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Exploring the Interplay Between Fashion and Waste

Updated: Feb 28


Exploring the Interplay Between Fashion and Waste


Fashion is an ever-evolving industry, setting trends, defining styles, and influencing consumer behaviour worldwide. However, amidst the glitz and glamour, lies a darker reality - the significant environmental and social impact caused by the fashion industry's production and consumption patterns. This blog delves into the intricate relationship between fashion and waste, shedding light on the environmental consequences and exploring potential solutions.


The Environmental Toll of Fast Fashion

Fast fashion, characterized by rapid production cycles and low-cost garments, has revolutionized the way we consume clothing. This model encourages frequent purchases of inexpensive clothing items, leading to a culture of disposability. However, this mass production comes at a steep environmental cost. According to the United Nations Environment Programme (UNEP), the fashion industry is responsible for approximately 10% of global carbon emissions, more than international flights and maritime shipping combined.

Beyond carbon emissions, fast fashion contributes to other forms of environmental degradation. Textile production involves the use of vast amounts of water, chemicals, energy, and plastic. Waste water from textile dyeing and treatment processes often contains hazardous substances, polluting waterways and harming ecosystems. Additionally, the extraction of raw materials, such as cotton, the cutting of forests, and synthetic fibers, leads to habitat destruction, the creation of wastelands,  and biodiversity loss.

Waste Along the Supply Chain

At every stage of the fashion supply chain, from textile production to garment manufacturing and distribution, waste is generated. Textile production, which involves resource-intensive processes like dyeing and finishing, contributes to water pollution and depletion. Furthermore, large quantities of fabric are discarded during cutting and sewing processes, adding to the industry's waste footprint. Garment manufacturing also generates significant waste, including offcuts, scraps, and unused materials. According to the Waste and Resources Action Programme (WRAP), it is estimated that around 16% of fabric intended for clothing ends up as waste on the factory floor. Moreover, the fashion industry's reliance on plastic packaging for shipping and retail exacerbates the problem of plastic pollution.


The Rise of Textile Waste

The disposal of clothing presents a significant challenge. As fashion trends change rapidly, garments are often discarded after only a few uses, leading to a surge in textile waste. The phenomenon of "throwaway fashion" contributes to the proliferation of landfills and incinerators, further exacerbating environmental problems. The Ellen MacArthur Foundation estimates that the equivalent of one garbage truck of textiles is wasted every second globally. Much of this waste ends up in landfills or incineration facilities, where it can take hundreds of years to decompose or release harmful pollutants into the air and soil. Furthermore, the production of new clothing items to meet consumer demand perpetuates the cycle of waste generation.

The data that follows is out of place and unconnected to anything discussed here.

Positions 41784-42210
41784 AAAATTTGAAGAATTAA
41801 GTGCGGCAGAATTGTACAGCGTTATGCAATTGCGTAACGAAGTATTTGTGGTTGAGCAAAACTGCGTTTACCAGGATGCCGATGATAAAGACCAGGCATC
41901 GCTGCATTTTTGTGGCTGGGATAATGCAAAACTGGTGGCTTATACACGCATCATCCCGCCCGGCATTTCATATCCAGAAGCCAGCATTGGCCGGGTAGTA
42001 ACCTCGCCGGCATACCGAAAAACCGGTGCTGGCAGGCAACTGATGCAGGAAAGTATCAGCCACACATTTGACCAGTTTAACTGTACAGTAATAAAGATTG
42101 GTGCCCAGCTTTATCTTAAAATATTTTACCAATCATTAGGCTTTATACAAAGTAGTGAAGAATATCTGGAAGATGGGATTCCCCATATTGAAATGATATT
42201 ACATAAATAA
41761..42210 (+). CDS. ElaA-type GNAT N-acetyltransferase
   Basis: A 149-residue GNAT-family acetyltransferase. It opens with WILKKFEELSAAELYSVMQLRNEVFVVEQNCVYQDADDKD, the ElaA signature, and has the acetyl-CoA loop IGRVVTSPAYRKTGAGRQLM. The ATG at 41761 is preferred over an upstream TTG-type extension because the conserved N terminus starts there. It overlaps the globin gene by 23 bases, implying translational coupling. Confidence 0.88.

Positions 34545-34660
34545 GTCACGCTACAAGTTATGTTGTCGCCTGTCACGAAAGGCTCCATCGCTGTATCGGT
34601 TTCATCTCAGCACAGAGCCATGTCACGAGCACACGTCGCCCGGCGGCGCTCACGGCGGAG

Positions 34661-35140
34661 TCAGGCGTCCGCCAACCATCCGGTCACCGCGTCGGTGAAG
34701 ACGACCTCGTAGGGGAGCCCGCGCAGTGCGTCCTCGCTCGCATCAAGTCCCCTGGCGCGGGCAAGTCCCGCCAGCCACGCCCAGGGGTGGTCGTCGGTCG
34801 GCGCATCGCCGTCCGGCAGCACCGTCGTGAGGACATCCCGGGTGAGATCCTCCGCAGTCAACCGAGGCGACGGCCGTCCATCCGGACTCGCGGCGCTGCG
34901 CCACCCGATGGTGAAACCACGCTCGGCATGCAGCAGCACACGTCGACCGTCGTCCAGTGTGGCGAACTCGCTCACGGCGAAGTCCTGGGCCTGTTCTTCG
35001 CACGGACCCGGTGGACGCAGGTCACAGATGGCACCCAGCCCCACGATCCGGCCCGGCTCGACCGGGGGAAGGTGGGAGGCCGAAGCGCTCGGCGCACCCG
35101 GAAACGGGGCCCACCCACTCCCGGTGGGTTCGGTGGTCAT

Addressing the Issue:


Embracing Sustainable Fashion

Sustainable fashion brands (you must do your research to make sure the brands you support are truly sustainable and is not greenwashing). How do you identify these brands:

Look for the following:

  1. These brands make their designs in earth-friendly materials, such as organic cotton (GOT certified, BCI), textiles from closed-loop production of organic wastes, Linen, Hemp, recycled cotton/linen, Tencel (but be mindful that it is from the right wood source and huge forests are not cut down to produce them), and Recycled fabrics except the exceptions below.

  2. They do not use polyester, recycled polyester, Nylon, or fabrics made out of recycled plastic as these end up creating microplastic in our oceans and soil.

  3.   Minimal collections a year and Their collections are NOT mass-produced.

  4. They focus on design and quality.

Circular Fashion

Circular fashion is a key concept within sustainable fashion, focusing on creating a closed-loop system where clothing is designed to be reused, repaired, or recycled. By extending the lifespan of garments through repair and refurbishment, and by recycling materials to create new clothing, circular fashion aims to minimize waste and reduce the industry's reliance on virgin resources


Other Initiatives

In addition to sustainable and circular fashion, various other initiatives are contributing to the reduction of fashion waste. These include clothing rental services, second-hand shopping platforms, and clothing swaps. By promoting alternatives to regular retail, these initiatives encourage consumers to adopt more sustainable consumption habits and reduce their environmental impact. However, the most effective choice is moderation in consumption.


Conclusion

Exploring the interplay between fashion and waste is complex, driven by consumer demand for cheap, trendy clothing and the industry's pursuit of profit. However, by embracing a minimalistic lifestyle, sustainable fashion practices, and rethinking our approach to clothing consumption, we can mitigate the environmental impact of the fashion industry and pave the way for a more sustainable future.


In the end, fashion isn't just about looking good - it's about feeling good, knowing that the clothes we wear are made with care for the planet and its people.


References:

United Nations Environment Programme (UNEP) – Fashion

Waste and Resources Action Programme (WRAP) – Textiles

Ellen MacArthur Foundation - A New Textiles Economy

Forbes - How Sustainable Fashion is Addressing Its Waste Problem

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